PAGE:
DUNLAP:

You could have.

OZZIE:

Just some sort of unusual gift, a Valentine's ...

BIGELOW:

I imagine you'll get quite a few Valentines, Miss Dunlap.

DUNLAP :

I bet you'll get hundreds, Mr. Bigelow.

BIGELOW:

(Chuckles) Oh, you flatter me, Miss Dunlap. I won't get any Valentines.

DUNLAP:

You'll get one. I'm the person who won't get any. (Pause) (Hopefully) Will I?

BIGELOW:

I think you will.

OZZIE:

I'll send each of you one if you'll just help me find something.

DUNLAP:

Mr. Bigelow, we've known each other for ten years. I think it's time we stopped being so formal. Why don't you call me Genevieve? It's my name, you know.

BIGELOW:

Your name is Genevieve? My name is Randolph.

OZZIE:

My name is Ozzie Nelson and I'm trying to find a present...

BIGELOW:

You know, my mother's name was Genevieve.

OZZIE:

Do you think a compact would be nice?

DUNLAP:

Oh, isn't that a shame, there's a loose button on your coat. I could sew it up for you.

BIGELOW:

Oh, would you? It's not too much trouble?

DUNLAP:

Don't be silly. Shall we say tonight, about six o'clock?

BIGELOW:

Wonderful. Do you like good music, Genevieve?

DUNLAP:

I love good music. Do you like walking in the rain?

BIGELOW:

There's nothing I like more than walking in the rain.

OZZIE:

Galoshes might be an unusual gift.

DUNLAP:

Do you like fried chicken?

BIGELOW:

I love it. Do you like to sit in front of a fireplace?

DUNLAP:

Oh yes. Do you like to go for long bus rides?

BIGELOW:

Oh, very much. Do you like Debussy?

DUNLAP:

Yes. Do you like to walk?

BIGELOW:

Very much. Genevieve, there's something I've wanted to ask you for ten years.

DUNLAP:

Randolph, your carnation... it's trembling.

MUSIC ROMANTIC UNDER

BIGELOW:

That's my heart. Would you have dinner with me tonight, after you've sewn on my button?

DUNLAP:

(Choking up) Oh, excuse me, Randolph. I think I'm going to cry. (Cries)

BIGELOW:

(Cries, too) Cry, Genevieve!

OZZIE:

I guess I'll be going.

BIGELOW:

Would you please? (Weeping) You see, tomorrow is Valentine's Day and I want to get something unusual for a beautiful lady!

MUSIC UP SCENE CHANGE

HARRIET:

Where've you been, dear?

OZZIE:

Oh, just downtown.

HARRIET:

Oh? What were you doing?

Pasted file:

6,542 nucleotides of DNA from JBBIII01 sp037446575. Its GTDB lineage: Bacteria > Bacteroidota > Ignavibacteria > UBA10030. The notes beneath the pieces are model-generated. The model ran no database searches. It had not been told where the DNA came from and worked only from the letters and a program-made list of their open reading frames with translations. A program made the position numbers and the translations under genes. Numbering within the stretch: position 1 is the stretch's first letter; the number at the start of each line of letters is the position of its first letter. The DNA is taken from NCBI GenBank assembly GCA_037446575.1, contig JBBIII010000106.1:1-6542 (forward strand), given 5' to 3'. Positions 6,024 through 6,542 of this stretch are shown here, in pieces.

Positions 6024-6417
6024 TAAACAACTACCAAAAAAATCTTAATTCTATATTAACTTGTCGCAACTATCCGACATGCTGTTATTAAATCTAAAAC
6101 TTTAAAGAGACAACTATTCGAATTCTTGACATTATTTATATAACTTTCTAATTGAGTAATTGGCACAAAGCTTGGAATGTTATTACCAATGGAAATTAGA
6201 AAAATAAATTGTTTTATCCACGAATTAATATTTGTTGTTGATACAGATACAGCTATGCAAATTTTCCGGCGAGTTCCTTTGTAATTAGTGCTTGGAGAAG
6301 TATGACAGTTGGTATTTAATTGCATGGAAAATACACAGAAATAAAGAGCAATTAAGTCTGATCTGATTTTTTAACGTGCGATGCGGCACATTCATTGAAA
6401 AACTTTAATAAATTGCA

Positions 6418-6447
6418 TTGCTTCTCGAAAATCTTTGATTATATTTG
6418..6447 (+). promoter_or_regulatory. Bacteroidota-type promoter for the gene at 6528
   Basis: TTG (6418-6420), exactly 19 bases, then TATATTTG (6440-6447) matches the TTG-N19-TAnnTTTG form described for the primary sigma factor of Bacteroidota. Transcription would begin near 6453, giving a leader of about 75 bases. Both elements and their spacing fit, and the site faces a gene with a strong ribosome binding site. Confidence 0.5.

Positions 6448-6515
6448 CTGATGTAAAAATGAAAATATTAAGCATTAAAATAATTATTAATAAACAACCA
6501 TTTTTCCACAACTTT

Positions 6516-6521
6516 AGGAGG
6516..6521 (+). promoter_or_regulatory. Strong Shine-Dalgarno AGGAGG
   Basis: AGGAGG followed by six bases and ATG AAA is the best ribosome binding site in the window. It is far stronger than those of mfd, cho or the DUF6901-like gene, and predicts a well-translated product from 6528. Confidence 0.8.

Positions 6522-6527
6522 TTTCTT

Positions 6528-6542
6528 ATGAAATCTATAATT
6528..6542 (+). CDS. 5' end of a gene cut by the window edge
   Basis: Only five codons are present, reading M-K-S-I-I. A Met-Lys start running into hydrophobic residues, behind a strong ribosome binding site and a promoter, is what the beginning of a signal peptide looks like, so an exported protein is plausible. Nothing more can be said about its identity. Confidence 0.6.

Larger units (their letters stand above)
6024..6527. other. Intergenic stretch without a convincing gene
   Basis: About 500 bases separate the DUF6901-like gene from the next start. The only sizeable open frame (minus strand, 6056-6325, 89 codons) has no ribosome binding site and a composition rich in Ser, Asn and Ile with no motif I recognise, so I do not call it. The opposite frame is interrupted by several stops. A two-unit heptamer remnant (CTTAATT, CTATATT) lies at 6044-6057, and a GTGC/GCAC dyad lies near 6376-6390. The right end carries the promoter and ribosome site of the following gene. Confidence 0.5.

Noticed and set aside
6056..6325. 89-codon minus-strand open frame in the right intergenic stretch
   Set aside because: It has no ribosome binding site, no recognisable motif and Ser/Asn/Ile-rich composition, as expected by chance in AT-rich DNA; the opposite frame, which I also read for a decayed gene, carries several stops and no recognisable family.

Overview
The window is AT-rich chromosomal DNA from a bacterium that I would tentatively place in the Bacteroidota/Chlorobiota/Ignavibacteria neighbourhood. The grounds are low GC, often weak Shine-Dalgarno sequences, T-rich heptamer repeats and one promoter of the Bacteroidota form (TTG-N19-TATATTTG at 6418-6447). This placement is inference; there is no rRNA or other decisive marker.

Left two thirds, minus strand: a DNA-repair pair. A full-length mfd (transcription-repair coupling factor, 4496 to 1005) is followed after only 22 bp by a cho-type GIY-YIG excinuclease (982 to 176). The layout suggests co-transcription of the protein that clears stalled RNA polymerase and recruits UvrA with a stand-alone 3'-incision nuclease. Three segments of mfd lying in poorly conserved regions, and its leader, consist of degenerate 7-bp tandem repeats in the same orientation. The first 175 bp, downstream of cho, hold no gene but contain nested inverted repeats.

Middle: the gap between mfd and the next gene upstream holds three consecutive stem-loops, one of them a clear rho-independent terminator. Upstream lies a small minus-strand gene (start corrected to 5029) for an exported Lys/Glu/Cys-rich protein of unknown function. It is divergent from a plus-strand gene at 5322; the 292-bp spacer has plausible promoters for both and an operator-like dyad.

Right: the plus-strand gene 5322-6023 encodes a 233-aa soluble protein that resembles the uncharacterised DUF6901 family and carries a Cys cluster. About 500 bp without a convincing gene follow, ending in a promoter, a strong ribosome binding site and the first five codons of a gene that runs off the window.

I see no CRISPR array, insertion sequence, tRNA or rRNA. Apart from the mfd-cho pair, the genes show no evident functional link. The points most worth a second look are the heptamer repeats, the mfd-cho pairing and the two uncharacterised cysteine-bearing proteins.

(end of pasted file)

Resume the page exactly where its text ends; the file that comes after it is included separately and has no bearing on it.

OZZIE:

Talking to the back of a blue serge suit. I saw a real-life romance happen today, Harriet. Valentine's Day is certainly inspiring.

HARRIET:

Were you looking for something special? Something unusual, maybe?

OZZIE:

For Valentine's Day? Oh, perhaps I'm old fashioned, but to my way of thinking Valentine's Day is the day for a simple romantic gift. Candy. Or flowers, perhaps.

HARRIET:

You can't fool me. In the first place, I know how clever and original you are. And in the second place, Thorny told me.

OZZIE:

Thorny? Oh, yes. I think I do recall kidding him a little. Oh by the way, he bought Catherine a beautiful box of candy. I bet she'll be delighted with it. You know they had some very unusual ones this year. Red boxes shaped like hearts.

HARRIET:

You're very unconvincing, dear. I don't know what you bought me, but I know it isn't candy. Golly, with this buildup, it must be terrific. Oh, look at the time, I have some work I have to...

OZZIE:

Harriet...

HARRIET:

You going to help me with the dishes?

OZZIE:

Oh, sure I'll be glad to help you. What do you think I bought you for Valentine's Day?

HARRIET:

I can't imagine. Honest, it'll be a complete surprise.

OZZIE:

Just give a guess. Tell me what you think.

HARRIET:

Why I couldn't begin to.

OZZIE:

Harriet, please. Guess what you think I bought you for Valentine's Day, and give me the size.

MUSIC SCENE CHANGE

ANNOUNCER:

Hey, our buddy Ozzie's having quite a time. But you know, he's got a point there, about wanting something original, unusual. It does make a difference, all the difference in the world. And not just when it comes to Valentines, either. It makes a difference in your clothes, in the things you buy for your home. A perfect example is famous 1847 Rogers Brothers. When you buy 1847 Rogers you're buying silverplate whose every line, every detail is marked by that feeling for originality, that touch of the unusual. It's the work of men whose freshness of imagination has made them leaders in the field of silverplate design for over a century. That skill and century-old tradition has made Rogers Brothers the finest silverplate in America. No other can match it. When you're buying 1847 Rogers Brothers, you're buying the very best. So look for that earmark of 1847 - the one and only 1847 Rogers Brothers.